Tomorrow, September 28th, Bob Lanzetti, guitarist of three-time Grammy Award Winning jazz/funk collective Snarky Puppy, will officially release his debut solo album, Whose Feet Are These That Are Walking. The album’s core band is a quartet featuring Lanzetti on all guitars, Philip Sterk on pedal steel guitar, Matt Aronoff on bass, and Jordan Perlson on drums, with special guest appearances from Lanzetti’s Snarky cohorts Michael League, Cory Henry, Nate Werth, Marcelo Woloski, Justin Stanton, Mike Maher, among others throughout the album.

Compared to his work with Snarky Puppy, which leans more towards textural funk and ambient compositions, Bob Lanzetti’s solo album is differentiated by his emphasis on melodies and blues-heavy guitar solos. “I started writing most of the music probably 4-5 years ago,” explains Lanzetti. “At that time, Snarky Puppy was touring constantly. I think my initial desire was to do something totally different than Snarky Puppy. Maybe just to create a balance in my musical life [laughs]. To that end, a lot of the music to me feels like songs that you could imagine a singer singing. At the time, I was listening to a lot of stuff like Patsy Cline, Loretta Lynn, Willie Nelson. A lot of classic country. So that definitely made its way into some of the music. What I wanted to do was combine elements of some of those classic country recordings and songwriting styles with improvised moments. I wanted to think of my guitar as a lead singer, that would sometimes jump out of that ‘lead singing’ role and become more guitar-istic.”

***You can listen to the new album below exclusively though Live For Live Music*** 

On “B,” the band methodically establishes a rock solid floor before expanding the collective sound with a crystal clear guitar line. Lanzetti quickly throws in a much warmer, fuzzier-toned accompanying line as counterpoint to the first, adding a challenging aspect to the track. The sense of movement and realization that permeates “B” will cause even the most casual listeners to turn their full attention to the pyrotechnic blues-guitar display.

“Happy Stranger” slows the oscillation of the opening track with deep, mournful, big-sky notes, slow and arching. Softly singing voices accompany the track, adding a sonic girth that matches the expansive guitar phrasing. Once the table is set, Lanzetti takes full control, his jubilantly arching guitar licks crying from the center of the dry and dusty soundscape. At its heart, “Happy Stranger” is a waltz, and the dance floor it sets itself upon is the noble soil of the plains.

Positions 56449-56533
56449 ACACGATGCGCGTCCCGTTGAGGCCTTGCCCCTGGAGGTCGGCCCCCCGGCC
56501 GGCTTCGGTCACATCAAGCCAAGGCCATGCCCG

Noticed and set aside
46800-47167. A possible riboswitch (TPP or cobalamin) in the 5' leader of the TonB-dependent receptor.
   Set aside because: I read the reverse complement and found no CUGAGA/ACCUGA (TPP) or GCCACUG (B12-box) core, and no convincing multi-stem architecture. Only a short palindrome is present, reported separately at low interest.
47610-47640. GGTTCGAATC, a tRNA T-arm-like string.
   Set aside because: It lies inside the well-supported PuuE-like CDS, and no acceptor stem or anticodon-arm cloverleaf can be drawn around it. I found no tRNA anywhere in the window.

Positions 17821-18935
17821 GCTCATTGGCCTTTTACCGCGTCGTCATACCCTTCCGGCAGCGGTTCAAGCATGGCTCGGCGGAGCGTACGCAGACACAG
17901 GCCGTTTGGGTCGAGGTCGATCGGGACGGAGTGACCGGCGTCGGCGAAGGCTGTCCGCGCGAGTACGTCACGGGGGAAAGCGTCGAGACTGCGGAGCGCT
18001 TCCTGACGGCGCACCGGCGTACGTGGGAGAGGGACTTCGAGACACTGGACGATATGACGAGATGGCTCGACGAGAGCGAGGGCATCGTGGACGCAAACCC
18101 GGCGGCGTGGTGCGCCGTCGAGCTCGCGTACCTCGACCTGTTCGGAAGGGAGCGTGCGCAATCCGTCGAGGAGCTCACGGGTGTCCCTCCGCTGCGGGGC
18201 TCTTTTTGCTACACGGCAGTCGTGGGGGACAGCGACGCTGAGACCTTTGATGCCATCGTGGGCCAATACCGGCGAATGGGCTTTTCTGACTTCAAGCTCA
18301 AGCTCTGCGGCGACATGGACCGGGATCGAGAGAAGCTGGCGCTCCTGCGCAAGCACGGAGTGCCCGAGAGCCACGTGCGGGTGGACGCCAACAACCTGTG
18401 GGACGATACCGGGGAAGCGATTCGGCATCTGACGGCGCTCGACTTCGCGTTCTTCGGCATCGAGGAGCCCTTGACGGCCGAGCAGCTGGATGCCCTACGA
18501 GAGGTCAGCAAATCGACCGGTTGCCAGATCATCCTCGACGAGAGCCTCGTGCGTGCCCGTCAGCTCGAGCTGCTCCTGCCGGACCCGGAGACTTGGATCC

Scratchy intro percussion gives an Americana vibe to “Frances,” with a rolling snare further increasing the focus on stellar percussion of Jordan Perlson. Earnest bluesy guitar from Sterk on pedal steel gives Lanzetti room to experiment. The production on the entire album is a near perfect balance of control and minimalism, and “Frances” raises the bar for the tracks that follow.

“Ivory” finds Lanzetti and company ready to turn up the tempo and get to rocking. Merging a jazzy, vaguely Latin beat with a sixties, mod-esque guitar line the Fierce, forceful and driven. Rising and falling rhythms, wild echo laden effects and a sense of urgency quickly set “Ivory” apart from the songs it follows. The building intensity of the song imparts a sense of Lanzetti having a point he desperately wants to make.

“Caroline No” sees Lanzetti returning to the wide open soundscape mentality established earlier on the disc. Echo and reverb thicken his tone almost beyond the ears ability to accept. The song itself takes on an air of a spiritual as organ fills and sof chords seem to float gently down a sunny stream. The mixture of gospel timbre and vast musical mesas make “Caroline No” a perfect song for those lazy afternoons of summer.

“Anoynomous” is guitar-based fusion of jazzy space and rock sensibilities with the rhythm section ready to provide a pocket and splashes of color as needed. Broken into free-flowing sections, the song honors both ends of the dynamic evenly. It unexpectedly collapses into a psychedelic morass of theremin-styled waves of sound that give the feeling of broken thoughts. While  the result would be schizophrenicin less competent hands, the use of previously established elements sets up the introduction of the new sonic components brilliantly.

“Jenny Is A Donkey” is a return to the southwestern vistas to close the piece. Following the fireworks of the previous track, the reedy organs and crisp percussion perfectly accompany Sterk’s drawn out pedal steel sound. Lanzetti has one last, impossibly clean and cutting guitar line to add, and each note seems to entwine itself through the sonic weave the rest of the players have untied to create.

In setting out to explore new territory, Lanzetti manages to establish a whole new sandbox for himself to play in for the years to come. When artists break new ground for themselves the real winners are us, the lovers of music itself. You can check out Bob Lanzetti perform at the Independent Bar and Kitchen on November 7th in Dallas, Texas as part of Mark Lettieri’s residency. Don’t miss out!

Bob Lanzetti’s new album, Whose Feet Are These That Are Walking is available for pre-order here.